John Cory: I Will Vote
I Will Vote
By John Cory
t r u t h o u t | Perspective
Sunday 31 October 2004
The campaign words flutter like autumn leaves now; all the political polls flame and burn like red and orange maple trees before they shed, and sound byte slogans echo in the November breeze.
The coin-op media rattles and whirls like the empty jukebox it has become, a Wurlitzer of noise but no music. New designer togs and fabulous coifs at the ready, they scurry and prep for their Election Night look-at-me appearance.
It is time to vote.
For some, this will be their first vote. The adrenaline of empowerment and faith that theirs will be the vote that counts. For others, there is the fear of a strange face that will pick them as they wait in line, signal them to the side and challenge their right to participate. The American promise, only a few steps away, and yet so far from fulfillment.
Some will look into the faces of their children before they go, wondering which child they must choose to be able to afford to send to college, and which child will be sent to war. Others will study the faces of their elderly parent and question how to choose between affordable medicine and the cost of healthcare for their own family. Such is their vote for the American dream.
On the way to the polling booth, tired workers will pass empty manufacturing plants and industrial centers, and worry about their own job. Do they vote for those who offer the sacrifice of the working class for the benefit of the wealthy and powerful? Those who swear that outsourcing jobs really is good for American business, then tell you that what's good for American business, is good for America? Will their vote give them a decent job with a decent wage? Or will it leave them to work two jobs for the minimum-wage American dream?
For many, this will be a vote about fear. The fear of an America threatened by mad men. But which mad men? Those who have promised to keep America safe, but failed to deal with the recurring face of terrorism? Those who would impose restrictions on freedom at home, as justification of a war for freedom abroad? When the American dream becomes a nightmare, who will dare vote for truth and open democracy?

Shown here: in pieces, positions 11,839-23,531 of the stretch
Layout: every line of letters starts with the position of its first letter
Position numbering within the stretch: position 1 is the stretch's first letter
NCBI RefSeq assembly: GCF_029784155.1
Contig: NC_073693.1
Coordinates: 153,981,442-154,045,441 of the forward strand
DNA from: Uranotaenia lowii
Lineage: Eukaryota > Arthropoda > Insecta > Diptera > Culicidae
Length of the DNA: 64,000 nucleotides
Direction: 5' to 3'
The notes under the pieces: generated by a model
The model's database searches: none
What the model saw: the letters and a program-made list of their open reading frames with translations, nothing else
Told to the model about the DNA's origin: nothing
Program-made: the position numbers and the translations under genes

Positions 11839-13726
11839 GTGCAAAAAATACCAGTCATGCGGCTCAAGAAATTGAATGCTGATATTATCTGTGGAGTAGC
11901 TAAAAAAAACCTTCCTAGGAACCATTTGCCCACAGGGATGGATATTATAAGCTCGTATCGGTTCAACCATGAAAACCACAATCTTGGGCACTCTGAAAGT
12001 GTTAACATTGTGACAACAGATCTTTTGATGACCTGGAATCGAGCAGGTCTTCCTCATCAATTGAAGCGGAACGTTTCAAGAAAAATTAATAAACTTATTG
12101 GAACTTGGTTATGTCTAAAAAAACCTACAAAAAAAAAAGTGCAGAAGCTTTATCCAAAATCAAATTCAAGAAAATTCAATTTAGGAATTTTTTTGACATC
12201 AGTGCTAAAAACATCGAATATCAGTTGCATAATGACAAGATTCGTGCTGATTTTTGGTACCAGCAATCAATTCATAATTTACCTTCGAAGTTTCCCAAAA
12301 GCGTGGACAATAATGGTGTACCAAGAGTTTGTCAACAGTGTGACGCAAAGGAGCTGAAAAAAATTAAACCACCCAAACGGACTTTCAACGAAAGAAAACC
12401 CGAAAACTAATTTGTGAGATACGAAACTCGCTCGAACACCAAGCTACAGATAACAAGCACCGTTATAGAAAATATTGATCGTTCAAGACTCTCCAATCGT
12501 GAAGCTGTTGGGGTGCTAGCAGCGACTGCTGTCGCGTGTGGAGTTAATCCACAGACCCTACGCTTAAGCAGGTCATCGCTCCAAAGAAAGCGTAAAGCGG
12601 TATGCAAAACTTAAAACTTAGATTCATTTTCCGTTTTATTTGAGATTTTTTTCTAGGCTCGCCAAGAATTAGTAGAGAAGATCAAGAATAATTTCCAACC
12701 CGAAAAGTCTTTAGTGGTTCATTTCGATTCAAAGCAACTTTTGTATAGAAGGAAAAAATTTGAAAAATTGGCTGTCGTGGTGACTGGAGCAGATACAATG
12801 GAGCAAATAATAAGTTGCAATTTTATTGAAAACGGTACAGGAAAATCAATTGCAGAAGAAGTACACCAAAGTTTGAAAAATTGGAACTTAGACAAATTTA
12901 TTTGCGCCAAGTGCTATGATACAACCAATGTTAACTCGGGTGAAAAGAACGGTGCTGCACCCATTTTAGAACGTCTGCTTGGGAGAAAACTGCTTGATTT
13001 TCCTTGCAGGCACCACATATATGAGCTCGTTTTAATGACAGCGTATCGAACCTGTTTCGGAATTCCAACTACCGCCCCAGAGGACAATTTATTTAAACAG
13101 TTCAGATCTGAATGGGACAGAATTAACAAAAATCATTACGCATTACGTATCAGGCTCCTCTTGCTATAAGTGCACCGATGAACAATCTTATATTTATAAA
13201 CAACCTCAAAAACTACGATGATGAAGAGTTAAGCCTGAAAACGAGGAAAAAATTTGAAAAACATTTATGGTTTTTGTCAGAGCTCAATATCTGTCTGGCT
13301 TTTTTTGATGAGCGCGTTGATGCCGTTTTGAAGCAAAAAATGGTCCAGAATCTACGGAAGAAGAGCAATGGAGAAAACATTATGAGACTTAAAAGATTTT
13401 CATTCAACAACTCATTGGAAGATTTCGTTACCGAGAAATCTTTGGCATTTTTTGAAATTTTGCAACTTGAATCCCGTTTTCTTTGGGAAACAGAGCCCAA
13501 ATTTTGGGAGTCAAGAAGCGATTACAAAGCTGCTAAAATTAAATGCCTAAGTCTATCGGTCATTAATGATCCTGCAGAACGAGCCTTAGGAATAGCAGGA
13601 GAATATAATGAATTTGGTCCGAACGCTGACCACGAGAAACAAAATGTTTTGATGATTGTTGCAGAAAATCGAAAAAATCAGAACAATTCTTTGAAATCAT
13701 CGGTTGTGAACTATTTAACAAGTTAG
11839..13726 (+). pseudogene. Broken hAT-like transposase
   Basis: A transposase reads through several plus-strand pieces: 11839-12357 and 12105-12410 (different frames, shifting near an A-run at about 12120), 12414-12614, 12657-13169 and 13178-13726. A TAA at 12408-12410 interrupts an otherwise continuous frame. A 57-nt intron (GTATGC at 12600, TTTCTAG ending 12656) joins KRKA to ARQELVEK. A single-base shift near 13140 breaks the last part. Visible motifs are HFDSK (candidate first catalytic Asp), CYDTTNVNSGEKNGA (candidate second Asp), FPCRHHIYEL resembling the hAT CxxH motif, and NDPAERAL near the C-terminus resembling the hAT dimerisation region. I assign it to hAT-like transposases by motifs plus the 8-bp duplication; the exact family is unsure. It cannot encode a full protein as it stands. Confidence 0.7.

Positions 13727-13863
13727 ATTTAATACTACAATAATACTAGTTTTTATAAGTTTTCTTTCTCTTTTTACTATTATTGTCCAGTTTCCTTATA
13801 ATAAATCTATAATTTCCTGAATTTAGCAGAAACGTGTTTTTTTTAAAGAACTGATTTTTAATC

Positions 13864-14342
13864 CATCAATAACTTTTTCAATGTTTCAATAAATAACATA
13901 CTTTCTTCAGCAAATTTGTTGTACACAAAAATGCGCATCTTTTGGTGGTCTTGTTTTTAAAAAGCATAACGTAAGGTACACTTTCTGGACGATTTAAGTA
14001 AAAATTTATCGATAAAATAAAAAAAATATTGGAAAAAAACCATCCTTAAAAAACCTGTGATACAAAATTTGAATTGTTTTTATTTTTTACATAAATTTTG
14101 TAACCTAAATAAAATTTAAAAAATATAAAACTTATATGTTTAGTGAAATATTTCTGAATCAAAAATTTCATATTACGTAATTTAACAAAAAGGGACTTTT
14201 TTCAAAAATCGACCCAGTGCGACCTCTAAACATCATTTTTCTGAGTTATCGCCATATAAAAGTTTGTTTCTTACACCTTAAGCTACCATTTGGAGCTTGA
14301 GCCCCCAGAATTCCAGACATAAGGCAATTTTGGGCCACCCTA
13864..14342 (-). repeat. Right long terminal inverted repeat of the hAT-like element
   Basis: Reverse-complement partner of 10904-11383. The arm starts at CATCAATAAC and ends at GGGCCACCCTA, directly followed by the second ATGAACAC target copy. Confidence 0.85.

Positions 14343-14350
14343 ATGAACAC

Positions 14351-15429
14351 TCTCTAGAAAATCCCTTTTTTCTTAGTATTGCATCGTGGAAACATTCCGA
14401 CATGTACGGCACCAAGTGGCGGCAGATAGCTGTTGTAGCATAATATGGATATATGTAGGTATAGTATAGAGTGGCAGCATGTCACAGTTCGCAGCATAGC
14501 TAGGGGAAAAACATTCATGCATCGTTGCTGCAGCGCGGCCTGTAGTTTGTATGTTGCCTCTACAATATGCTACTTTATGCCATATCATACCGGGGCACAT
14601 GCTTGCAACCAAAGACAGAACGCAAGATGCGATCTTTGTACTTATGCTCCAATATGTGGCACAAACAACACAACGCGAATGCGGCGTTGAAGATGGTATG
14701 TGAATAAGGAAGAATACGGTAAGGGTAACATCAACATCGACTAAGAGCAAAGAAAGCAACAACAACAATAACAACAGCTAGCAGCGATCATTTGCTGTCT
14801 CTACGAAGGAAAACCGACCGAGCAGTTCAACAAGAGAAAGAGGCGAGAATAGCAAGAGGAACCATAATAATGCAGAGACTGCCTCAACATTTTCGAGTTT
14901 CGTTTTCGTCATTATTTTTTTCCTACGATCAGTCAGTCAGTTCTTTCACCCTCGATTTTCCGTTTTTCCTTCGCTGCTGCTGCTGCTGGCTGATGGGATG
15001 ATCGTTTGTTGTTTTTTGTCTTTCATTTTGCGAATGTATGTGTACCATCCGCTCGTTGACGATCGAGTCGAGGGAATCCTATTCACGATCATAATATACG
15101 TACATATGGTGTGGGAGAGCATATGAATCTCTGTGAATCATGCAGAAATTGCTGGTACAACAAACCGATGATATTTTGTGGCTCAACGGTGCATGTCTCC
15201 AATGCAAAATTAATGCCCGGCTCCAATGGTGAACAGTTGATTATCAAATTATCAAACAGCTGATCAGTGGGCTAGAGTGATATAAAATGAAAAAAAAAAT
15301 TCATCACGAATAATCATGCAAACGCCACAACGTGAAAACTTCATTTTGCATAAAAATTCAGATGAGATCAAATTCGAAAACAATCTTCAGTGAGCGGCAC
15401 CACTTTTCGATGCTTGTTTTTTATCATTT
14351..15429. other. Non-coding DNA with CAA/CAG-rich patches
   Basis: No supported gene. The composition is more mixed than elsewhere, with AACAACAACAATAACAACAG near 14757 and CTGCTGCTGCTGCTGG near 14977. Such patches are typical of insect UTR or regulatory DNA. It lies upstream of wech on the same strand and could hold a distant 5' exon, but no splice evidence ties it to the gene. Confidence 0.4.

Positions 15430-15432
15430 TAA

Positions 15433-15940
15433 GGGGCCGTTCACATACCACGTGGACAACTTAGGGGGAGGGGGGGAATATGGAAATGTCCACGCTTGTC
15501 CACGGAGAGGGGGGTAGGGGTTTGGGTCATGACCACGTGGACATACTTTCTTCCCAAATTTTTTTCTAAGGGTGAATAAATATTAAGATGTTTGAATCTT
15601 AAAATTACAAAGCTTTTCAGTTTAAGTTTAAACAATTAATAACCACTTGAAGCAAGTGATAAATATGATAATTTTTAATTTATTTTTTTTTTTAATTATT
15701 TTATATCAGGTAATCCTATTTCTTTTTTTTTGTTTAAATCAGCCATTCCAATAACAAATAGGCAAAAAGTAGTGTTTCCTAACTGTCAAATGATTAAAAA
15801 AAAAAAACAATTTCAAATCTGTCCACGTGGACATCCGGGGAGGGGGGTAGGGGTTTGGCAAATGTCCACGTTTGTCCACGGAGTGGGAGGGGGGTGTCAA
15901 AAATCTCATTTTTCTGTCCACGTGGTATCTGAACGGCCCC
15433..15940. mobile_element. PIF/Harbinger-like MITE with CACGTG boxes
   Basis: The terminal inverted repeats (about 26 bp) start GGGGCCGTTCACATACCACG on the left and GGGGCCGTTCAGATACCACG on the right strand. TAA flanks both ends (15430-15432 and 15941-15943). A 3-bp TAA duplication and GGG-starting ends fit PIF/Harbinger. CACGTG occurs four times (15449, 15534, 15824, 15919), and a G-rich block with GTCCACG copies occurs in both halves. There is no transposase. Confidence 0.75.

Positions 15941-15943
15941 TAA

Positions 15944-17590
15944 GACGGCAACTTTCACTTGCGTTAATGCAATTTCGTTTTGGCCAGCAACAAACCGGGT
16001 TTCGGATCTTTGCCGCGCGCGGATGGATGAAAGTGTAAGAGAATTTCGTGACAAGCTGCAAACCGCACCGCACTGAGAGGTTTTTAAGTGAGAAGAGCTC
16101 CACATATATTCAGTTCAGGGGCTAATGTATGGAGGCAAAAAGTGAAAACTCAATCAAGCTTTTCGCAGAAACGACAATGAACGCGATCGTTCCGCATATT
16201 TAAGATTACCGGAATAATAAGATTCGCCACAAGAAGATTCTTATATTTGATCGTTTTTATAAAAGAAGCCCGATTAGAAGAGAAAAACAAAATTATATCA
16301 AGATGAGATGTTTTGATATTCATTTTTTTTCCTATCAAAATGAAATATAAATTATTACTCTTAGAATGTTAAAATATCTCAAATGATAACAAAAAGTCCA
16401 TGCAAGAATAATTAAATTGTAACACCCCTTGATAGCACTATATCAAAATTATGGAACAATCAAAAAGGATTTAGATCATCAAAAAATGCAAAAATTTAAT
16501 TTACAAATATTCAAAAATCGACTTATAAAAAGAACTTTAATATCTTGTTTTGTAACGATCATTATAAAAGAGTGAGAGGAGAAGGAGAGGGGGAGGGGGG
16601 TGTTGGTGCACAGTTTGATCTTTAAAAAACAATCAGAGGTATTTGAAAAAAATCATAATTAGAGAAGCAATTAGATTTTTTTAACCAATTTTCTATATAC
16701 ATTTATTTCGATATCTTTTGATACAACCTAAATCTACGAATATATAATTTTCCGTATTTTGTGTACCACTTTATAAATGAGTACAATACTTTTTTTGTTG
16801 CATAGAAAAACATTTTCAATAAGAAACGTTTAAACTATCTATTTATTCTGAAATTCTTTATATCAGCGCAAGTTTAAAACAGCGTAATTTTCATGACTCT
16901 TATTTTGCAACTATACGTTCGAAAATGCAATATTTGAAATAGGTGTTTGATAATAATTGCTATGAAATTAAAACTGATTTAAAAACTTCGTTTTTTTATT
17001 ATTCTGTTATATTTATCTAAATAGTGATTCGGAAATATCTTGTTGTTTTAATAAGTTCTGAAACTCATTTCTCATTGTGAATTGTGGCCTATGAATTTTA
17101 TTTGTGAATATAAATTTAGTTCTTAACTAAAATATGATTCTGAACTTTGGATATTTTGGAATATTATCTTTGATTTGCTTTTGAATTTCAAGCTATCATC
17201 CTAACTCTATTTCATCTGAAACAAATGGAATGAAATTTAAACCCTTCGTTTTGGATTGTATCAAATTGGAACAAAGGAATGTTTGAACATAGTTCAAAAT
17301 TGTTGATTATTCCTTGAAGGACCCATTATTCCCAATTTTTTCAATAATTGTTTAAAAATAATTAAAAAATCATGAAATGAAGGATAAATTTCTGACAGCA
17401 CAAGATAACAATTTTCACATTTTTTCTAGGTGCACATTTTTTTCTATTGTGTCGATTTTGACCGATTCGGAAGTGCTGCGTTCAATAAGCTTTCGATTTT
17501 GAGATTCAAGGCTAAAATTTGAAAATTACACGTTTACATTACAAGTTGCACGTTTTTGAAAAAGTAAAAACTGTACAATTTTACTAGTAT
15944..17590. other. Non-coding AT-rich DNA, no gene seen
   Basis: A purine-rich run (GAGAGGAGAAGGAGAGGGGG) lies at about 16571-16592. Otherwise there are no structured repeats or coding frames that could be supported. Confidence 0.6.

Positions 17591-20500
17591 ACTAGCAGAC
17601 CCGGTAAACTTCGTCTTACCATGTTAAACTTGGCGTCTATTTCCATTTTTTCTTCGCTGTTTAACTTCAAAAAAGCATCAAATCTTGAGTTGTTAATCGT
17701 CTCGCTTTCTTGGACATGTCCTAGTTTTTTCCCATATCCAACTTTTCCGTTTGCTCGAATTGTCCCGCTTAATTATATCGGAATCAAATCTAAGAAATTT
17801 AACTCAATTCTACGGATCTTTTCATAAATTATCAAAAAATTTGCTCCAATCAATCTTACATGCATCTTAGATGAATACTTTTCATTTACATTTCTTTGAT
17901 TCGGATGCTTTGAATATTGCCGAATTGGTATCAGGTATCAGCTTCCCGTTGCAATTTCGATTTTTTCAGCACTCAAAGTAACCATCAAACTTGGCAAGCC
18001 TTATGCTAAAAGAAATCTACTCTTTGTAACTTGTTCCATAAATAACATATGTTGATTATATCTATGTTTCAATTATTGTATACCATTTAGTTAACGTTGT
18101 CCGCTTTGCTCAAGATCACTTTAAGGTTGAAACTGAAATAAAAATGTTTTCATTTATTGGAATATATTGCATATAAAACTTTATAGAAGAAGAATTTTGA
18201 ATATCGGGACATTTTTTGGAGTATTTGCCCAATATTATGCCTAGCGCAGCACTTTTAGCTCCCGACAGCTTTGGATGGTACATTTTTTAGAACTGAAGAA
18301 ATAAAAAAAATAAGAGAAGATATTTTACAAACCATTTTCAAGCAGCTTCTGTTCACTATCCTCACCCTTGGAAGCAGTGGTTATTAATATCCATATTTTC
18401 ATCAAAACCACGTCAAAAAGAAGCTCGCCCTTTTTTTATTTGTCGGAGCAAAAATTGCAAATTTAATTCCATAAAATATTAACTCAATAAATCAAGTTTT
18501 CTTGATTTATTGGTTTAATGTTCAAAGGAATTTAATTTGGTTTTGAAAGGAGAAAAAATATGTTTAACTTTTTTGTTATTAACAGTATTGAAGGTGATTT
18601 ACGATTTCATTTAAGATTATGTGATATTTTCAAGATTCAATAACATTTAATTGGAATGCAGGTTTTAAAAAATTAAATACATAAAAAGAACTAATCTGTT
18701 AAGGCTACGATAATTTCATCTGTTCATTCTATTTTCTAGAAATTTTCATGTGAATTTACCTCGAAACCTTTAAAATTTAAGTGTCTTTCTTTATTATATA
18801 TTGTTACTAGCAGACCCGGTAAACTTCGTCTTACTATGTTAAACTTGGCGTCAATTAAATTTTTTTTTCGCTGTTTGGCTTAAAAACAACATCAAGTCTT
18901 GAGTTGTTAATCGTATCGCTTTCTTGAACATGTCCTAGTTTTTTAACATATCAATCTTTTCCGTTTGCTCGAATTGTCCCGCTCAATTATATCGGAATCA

As for me, I will vote for America.
I will vote for the 9/11 widows who shamed White House efforts at hiding the truth. I will vote for Iraq war veterans like Robert Acosta and Operation Truth, and not for the thirty-year-old war of vanity-obsessed Vietnam veterans. I will vote to support Cindy Sheehan and Lila Lipscomb, who paid the ultimate price for failed leadership, false platitudes of patriotism, and the lethal lies. I will vote for those who die in war, and those who return to fight for peace.
I will vote for the battle against poverty, not a war on the poor. I will vote for the welfare of America, not the welfare of corporations. I will vote for the right to speak out in opposition, not the opposition of the right to speak. I will vote for the preservation of the wolves and wilderness of the Sierra Club, not the perpetuation of the Saudi Royal Family bush.
I will vote for democracy and freedom, not fear and coercion. I will vote for hope and heart, not hypocrisy and hubris.
I will vote for the United States, not just the red or blue ones.
I will vote for the future of America, not the façade of economic empire.
I will vote for my children, and their children, to be inspired by the American dream, not indentured by record deficits and government debt.
I will vote for the America of my lifetime, that looked to the stars and dreamt of dancing on the moon, yet faced its own failures in the fight for civil rights. That continues the battle of equal pay for equal work among women. The America of open arms and open minds, that understood secretive government is sedition that usurps the will of its people.
I will vote.
I will vote, for America.